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Sports Features of Thursday, 24 January 2019


KP Boateng: Good enough for Barca, not for Ghana

KP Boateng made his Barcelona debut yesterday KP Boateng made his Barcelona debut yesterday

Of football’s two transfer windows, that which comes in winter — at the beginning of the year, specifically — is far less captivating.

Popping up in the middle of the season when clubs are busy fighting for titles, European tickets or mere survival, this session is almost a distraction many — unless injury or some other plight has left them short on personnel — would rather do without. Fans don’t enjoy it much either. The rumor mill runs slower and churns out little in the way of sweet tittle-tattle, while juicier deals — those that would have to drag for weeks before reaching conclusion — are usually reserved for the lengthier summer shopping period.

Not rarely, though, the January market throws up a surprise deal that gets the world talking, and we already have a winner this year: Kevin-Prince Boateng loaned out to FC Barcelona till the season’s end, with the option of an outright £7.1 million purchase from Serie A’s Sassuolo.

Few deals have been wrapped up faster — over a single weekend, reportedly — and even fewer heralded by less publicity than that which has landed Boateng at the world’s most decorated club for the next few months — maybe longer.

Boateng ticks boxes that make him a perfect fit for the role Barcelona — clearly bent on mastering the art of negotiating relatively cheap, freak transfers, following the recent Paulinho example — have in mind: experienced (he’s already played in all but one of Europe’s top five leagues) and with significant La Liga expertise (he was an instant hit at Las Palmas, now demoted, in 2016/17). Again, Boateng isn’t new to packing his bags and heading for the exit/entrance at short notice, making him a minor risk should the initial €2m gamble fail.

For the player himself, it’s a chance — however brief — to increase his haul of medals in a life that has had few, even if it means sacrificing the guaranteed playing time he enjoyed back in Emilia-Romagna. Boateng could do with the sparkle, too, even in the twilight of a modest career, as he continues the remarkable post-Schalke 04 revival in his current incarnation as a ‘false nine’. Definitely a win-win, however you look at this stunning piece of business.

Back in his native Ghana, reaction has been varied. Some cheered Barcelona’s first Ghanaian acquisition and wished him well. Others, critical of Boateng regarding a perceived lack of patriotism (never mind that he shares a birthday with the country and has its name tattooed on his arm), can’t believe how a player widely deemed overrated and opportunistic never seems to run out of ‘luck’. Still others, more favorably biased, believe Boateng’s latest move — arguably his biggest yet — is one more reason why he deserves a recall to the Black Stars.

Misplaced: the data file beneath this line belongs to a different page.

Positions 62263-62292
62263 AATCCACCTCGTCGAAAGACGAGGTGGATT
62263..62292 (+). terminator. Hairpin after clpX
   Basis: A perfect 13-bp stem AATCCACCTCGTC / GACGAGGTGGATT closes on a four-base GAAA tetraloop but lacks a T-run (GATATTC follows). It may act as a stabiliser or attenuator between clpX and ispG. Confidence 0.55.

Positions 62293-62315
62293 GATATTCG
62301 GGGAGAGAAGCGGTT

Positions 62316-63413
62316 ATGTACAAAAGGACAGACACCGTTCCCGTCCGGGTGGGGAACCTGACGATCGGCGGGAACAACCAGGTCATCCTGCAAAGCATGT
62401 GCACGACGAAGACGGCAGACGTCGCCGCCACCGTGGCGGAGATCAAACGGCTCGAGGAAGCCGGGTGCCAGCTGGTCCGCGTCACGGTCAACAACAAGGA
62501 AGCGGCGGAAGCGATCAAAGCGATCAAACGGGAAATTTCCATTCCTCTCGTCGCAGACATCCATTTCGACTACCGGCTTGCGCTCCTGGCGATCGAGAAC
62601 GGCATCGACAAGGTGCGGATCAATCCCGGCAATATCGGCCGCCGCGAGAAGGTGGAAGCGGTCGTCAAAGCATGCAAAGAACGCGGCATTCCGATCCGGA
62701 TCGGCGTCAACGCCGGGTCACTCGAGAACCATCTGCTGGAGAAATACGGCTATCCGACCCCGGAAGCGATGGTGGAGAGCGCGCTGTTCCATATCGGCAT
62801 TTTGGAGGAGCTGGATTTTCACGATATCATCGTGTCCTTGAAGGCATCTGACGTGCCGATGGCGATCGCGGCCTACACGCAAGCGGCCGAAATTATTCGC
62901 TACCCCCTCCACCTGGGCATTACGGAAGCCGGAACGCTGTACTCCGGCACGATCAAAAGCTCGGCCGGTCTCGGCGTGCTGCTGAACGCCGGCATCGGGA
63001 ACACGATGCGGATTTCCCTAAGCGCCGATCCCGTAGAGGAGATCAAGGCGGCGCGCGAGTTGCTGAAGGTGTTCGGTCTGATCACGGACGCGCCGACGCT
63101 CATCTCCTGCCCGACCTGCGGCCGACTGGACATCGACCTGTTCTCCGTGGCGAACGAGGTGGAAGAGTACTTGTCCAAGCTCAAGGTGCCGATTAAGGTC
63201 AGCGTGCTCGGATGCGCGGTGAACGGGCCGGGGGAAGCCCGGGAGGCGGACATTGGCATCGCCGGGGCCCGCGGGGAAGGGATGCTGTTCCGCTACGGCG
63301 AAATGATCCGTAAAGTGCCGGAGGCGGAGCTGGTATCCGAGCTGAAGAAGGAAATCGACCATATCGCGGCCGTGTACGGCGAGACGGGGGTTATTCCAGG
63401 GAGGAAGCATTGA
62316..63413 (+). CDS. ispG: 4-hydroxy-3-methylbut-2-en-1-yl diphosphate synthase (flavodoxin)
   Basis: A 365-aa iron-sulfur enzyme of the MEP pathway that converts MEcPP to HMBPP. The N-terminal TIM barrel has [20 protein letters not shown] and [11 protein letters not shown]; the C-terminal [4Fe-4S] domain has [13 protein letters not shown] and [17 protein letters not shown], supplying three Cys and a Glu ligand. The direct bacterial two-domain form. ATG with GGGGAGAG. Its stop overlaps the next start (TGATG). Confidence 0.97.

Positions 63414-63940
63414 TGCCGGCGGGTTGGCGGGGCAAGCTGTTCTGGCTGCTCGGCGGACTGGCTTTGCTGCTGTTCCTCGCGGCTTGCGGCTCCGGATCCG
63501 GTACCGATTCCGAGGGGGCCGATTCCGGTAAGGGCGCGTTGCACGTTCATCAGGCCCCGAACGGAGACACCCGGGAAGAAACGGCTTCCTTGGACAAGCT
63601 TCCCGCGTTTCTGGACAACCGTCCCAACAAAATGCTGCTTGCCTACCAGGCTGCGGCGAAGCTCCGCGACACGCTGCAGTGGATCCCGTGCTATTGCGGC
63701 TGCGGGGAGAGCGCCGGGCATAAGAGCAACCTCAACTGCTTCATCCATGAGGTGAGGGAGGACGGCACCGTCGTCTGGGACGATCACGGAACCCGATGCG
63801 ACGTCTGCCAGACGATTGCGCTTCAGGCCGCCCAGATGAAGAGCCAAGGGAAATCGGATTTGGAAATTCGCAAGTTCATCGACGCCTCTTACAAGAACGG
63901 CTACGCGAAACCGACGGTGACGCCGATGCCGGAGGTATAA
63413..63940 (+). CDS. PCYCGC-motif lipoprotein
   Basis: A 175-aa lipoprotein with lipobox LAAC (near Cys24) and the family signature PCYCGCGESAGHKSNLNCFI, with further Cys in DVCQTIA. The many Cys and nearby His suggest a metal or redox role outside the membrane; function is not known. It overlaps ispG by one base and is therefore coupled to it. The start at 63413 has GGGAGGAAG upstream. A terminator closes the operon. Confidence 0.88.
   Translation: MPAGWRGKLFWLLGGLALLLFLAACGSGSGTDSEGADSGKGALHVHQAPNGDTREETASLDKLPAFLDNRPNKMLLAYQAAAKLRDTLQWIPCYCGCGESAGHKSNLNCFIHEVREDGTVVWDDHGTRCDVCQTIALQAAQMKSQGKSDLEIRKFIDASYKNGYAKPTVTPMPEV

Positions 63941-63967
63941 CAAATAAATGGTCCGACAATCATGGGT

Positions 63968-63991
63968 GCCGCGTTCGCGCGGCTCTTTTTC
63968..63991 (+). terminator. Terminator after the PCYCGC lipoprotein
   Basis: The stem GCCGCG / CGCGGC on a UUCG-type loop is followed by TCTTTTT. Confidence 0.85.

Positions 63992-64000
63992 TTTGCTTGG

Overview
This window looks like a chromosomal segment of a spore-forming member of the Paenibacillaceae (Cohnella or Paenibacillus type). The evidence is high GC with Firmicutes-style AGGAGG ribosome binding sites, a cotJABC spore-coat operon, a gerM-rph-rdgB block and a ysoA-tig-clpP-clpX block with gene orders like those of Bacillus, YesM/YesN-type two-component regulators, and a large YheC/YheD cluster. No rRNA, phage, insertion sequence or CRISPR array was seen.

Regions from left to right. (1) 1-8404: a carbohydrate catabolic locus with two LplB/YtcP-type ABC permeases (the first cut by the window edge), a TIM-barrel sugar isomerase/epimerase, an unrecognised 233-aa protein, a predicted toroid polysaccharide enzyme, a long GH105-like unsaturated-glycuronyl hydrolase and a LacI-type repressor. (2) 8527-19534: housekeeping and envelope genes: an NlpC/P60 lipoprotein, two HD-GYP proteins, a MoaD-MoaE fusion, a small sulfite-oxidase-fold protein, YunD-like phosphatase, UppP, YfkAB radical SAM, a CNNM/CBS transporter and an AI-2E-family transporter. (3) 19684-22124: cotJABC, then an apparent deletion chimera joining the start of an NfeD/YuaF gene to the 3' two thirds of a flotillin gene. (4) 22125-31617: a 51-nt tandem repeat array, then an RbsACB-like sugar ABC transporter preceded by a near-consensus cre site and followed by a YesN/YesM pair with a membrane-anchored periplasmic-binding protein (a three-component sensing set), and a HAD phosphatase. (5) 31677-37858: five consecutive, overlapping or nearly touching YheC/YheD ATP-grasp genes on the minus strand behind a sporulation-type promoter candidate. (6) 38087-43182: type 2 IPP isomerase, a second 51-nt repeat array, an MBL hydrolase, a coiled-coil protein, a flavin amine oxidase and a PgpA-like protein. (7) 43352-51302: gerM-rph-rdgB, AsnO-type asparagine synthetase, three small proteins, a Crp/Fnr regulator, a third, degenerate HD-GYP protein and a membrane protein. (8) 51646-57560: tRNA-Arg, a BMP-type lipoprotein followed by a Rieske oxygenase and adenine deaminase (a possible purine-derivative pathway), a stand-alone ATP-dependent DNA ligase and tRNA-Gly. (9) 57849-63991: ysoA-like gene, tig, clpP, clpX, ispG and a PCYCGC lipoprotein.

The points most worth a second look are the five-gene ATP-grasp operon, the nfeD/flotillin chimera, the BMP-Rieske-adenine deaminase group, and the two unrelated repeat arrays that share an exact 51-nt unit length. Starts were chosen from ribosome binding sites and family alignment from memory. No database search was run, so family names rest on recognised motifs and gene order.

That latter claim, on the face of it, almost sounds justified. Boateng, since ending a depressing stay in Gelsenkirchen in 2015, has been on a roll. Spells at Las Palmas, Eintracht Frankfurt and Sassuolo have proven successful, even yielding a trophy. While all of that is very impressive, there is a popular feeling that Boateng still hasn’t atoned for his ‘sins’ as a Ghana international.
Related imageThat rap sheet includes the ‘offence’ of showing up only when there is a chance to represent Ghana at a Fifa World Cup and — marking the premature end of Boateng’s participation at the Mundial’s 2014 edition – a particularly terrible case of indiscipline. It’s why he hasn’t played again for the Stars since that forgettable summer and, as things stand, much more than a sensational twist in Boateng’s fortunes at club level would be required to end his exile.

But maybe that exile shouldn’t end at all. Maybe it’s better if country and player stay apart for good. Barcelona may have room for a guy who turns 32 in March, but Ghana doesn’t. With the senior national team gradually phasing out some of its enduring ‘dinasours’, it makes little sense to dig out the fossil of one that’s been buried for so long.
Bringing Boateng — even a sober version of the self-confessed one-time wild child – back to the fold would only send the wrong message: that, despite sincere attempts to construct a youthful future, Ghana is a team firmly stuck in the past — and there are few players more emblematic of that past, controversial and troubled, than Boateng.

For all he’s achieving now in club football, Boateng remains a persona non grata with Ghana, even if head coach Kwesi Appiah has asserted that the Berlin-born is only a genuine expression of contrition away from being reconsidered for invitation. By all means, wish Boateng well at Barça but, for the greater good, do wish him out of the Stars.